Decolonising the Curriculum – Visiting Speaker Series 7

Decolonizing higher education: the university in the new age of Empire

Please join us for a talk by Professor Penny Enslin, University of Glasgow, UK.



13:00 Welcome by Chair, Dr Andrea English
13:05 Talk by Professor Panjwani
13:45 Discussion
14:15 Close


Like all its institutions, universities in the United Kingdom are a product of Britain’s imperial and colonial past and its resulting advantages. Curriculum and institutional practices that reflect and represent only the experiences and interests of those who have benefitted from Empire are both unjust and educationally unsound. Calls to decolonize higher education rest, with reason, on the need to address that past and its enduring effects, but what does this require? Reaching agreement that universities are imbricated in and beneficiaries of a colonial past and of ongoing coloniality is a necessary first step. Thereafter the complexity of deciding on grounds for further action should not be underestimated, particularly when it comes to the idea of decolonizing the curriculum. Basing curricular decisions on activism against targets that most offend, as against deliberation framed by educationally justifiable criteria, would not be the best course of action when approaching the project of decolonization. This contribution focuses on some preliminary considerations and recommendations that include exploring the meaning of Empire and its continuing evolution.



Professor Penny Enslin joined the School of Education as Chair in Education and Director of the EdD programme in 2006, from the University of the Witwatersrand, Johannesburg, where she is Emeritus Professor in the School of Education. At Wits University she served as Head of the Department of Education and as Deputy Dean of the Faculty of Education and the Faculty of Humanities. Before joining Wits University she taught History and Religious Instruction in secondary schools in Johannesburg.

Recent publications include:

Enslin, P. (2020) Monuments after empire? The educational value of imperial statues. Journal of Philosophy of Education, (doi: 10.1111/1467-9752.12520) (Early Online Publication)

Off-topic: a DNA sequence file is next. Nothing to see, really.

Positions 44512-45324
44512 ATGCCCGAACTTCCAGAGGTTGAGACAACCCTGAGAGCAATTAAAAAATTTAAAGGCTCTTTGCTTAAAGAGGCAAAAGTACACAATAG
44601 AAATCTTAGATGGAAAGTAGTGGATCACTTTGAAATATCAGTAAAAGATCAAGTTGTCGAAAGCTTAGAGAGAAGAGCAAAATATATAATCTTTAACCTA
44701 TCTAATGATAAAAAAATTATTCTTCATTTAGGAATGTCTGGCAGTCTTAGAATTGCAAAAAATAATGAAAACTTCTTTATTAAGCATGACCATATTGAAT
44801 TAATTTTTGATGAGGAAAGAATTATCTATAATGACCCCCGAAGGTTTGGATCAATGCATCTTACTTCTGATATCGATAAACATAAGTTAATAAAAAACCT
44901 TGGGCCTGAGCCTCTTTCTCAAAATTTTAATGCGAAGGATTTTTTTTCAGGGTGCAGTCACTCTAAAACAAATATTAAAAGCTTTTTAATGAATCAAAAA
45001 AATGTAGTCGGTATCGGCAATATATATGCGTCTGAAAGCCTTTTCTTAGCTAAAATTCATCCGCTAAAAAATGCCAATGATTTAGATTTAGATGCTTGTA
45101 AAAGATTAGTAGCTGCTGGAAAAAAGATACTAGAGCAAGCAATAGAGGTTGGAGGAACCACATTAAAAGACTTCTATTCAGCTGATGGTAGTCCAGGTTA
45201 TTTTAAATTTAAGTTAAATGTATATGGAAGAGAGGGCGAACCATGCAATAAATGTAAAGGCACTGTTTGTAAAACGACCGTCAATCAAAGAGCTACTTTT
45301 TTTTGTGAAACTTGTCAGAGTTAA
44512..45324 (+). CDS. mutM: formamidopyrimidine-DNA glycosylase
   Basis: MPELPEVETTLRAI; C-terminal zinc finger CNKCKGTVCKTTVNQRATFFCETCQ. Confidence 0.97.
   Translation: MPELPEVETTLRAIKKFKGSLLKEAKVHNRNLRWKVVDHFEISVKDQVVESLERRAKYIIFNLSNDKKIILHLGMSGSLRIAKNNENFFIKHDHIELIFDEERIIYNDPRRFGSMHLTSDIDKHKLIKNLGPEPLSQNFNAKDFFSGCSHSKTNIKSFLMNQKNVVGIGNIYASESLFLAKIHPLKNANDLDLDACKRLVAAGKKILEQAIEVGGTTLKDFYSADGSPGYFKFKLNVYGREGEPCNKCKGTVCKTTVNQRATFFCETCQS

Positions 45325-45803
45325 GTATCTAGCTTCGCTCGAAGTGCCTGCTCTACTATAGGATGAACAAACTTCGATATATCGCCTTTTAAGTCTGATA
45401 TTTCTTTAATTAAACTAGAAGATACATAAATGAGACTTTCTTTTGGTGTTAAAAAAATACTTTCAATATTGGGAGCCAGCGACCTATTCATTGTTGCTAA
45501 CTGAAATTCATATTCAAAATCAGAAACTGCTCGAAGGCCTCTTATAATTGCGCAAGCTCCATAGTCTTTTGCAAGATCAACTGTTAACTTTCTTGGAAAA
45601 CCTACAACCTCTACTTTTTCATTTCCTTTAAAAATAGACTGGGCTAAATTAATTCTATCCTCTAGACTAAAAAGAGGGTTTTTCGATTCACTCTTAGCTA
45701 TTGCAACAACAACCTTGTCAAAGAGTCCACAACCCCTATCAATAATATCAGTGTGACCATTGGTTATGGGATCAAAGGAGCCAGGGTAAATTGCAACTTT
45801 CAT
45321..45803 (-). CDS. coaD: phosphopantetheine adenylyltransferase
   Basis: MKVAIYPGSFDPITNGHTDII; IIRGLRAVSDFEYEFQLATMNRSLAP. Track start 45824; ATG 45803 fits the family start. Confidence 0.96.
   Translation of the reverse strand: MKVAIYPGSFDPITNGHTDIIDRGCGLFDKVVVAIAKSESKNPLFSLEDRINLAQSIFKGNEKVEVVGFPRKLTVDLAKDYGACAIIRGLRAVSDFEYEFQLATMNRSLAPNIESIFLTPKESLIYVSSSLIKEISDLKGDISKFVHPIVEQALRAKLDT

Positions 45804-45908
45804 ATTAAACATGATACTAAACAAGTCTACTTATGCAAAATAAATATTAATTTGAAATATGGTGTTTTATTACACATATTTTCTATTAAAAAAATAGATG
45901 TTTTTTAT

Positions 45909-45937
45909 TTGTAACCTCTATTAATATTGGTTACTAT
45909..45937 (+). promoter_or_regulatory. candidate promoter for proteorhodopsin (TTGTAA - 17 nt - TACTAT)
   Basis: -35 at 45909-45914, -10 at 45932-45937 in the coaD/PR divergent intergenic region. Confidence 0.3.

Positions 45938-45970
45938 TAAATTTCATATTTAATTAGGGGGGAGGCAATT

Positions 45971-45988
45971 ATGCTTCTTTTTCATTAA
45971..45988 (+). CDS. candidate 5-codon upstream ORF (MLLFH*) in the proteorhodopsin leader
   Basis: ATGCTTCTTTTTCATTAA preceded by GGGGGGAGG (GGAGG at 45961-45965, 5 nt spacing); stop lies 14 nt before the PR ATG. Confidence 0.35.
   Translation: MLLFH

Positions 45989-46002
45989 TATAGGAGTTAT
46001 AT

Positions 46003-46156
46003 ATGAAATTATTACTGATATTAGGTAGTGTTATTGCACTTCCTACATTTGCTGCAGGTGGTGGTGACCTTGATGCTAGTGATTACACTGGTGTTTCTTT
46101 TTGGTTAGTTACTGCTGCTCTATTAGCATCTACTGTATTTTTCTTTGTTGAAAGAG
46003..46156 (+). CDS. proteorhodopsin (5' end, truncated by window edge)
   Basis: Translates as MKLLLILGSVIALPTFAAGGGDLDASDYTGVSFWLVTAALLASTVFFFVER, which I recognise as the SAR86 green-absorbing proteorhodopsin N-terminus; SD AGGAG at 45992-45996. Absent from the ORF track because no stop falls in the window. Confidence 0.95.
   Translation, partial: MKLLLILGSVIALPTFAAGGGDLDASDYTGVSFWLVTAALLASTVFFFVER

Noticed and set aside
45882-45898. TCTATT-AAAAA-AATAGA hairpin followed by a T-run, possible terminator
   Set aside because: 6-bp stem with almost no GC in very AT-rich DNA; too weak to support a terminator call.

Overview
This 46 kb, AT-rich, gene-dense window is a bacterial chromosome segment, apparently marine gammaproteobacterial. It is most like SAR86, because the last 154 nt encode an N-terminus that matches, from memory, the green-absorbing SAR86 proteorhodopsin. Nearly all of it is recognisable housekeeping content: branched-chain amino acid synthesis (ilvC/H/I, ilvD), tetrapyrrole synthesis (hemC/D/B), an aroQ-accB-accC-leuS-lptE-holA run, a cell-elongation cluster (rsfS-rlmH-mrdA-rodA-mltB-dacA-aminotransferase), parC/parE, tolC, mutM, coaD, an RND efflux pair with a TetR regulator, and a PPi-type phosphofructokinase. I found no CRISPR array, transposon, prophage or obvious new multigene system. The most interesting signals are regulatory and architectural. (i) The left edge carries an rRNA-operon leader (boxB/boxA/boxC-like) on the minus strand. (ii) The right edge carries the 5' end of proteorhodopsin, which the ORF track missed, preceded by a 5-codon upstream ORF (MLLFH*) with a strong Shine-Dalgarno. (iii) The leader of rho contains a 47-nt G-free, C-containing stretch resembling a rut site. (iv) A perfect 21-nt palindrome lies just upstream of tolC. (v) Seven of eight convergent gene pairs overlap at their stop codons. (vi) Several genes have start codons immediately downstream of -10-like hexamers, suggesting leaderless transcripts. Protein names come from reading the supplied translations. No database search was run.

Enslin, P. and Horsthemke, K. (2018) Rethinking the ‘Western tradition’. In: Peters, M. A. and Mika, C. (eds.) The Dilemma of Western Philosophy. Series: Educational philosophy and theory. Routledge, pp. 42-50. ISBN 9781138080614

Enslin, P. (2017) Postcolonialism and education. In: Noblit, G. W. (ed.) Oxford Research Encyclopedia of Education. Oxford University Press. ISBN 9780190264093 (doi:10.1093/acrefore/9780190264093.013.4)

Enslin, P. (2016) Europe and the post colony: possibilities for cosmopolitanism. In: Papastephanou, M. (ed.) Cosmopolitanism: Educational, Philosophical and Historical Perspectives. Series: Contemporary Philosophies and Theories in Education (9). Springer: Dordrecht, pp. 151-162. ISBN 9783319304281 (doi:10.1007/978-3-319-30430-4_11)

Enslin, P. and Tjiattas, M. (2017) Getting the measure of measurement: global educational opportunity. Educational Philosophy and Theory, 49(4), pp. 347-361. (doi: 10.1080/00131857.2015.1048667)



This series on Decolonising the Curriculum is sponsored by The Philosophy of Education Society of Great Britain; University of Edinburgh’s Moray House School of Education and Sport, Race Equality Subgroup; and The Centre for Education on Racial Equality in Scotland.

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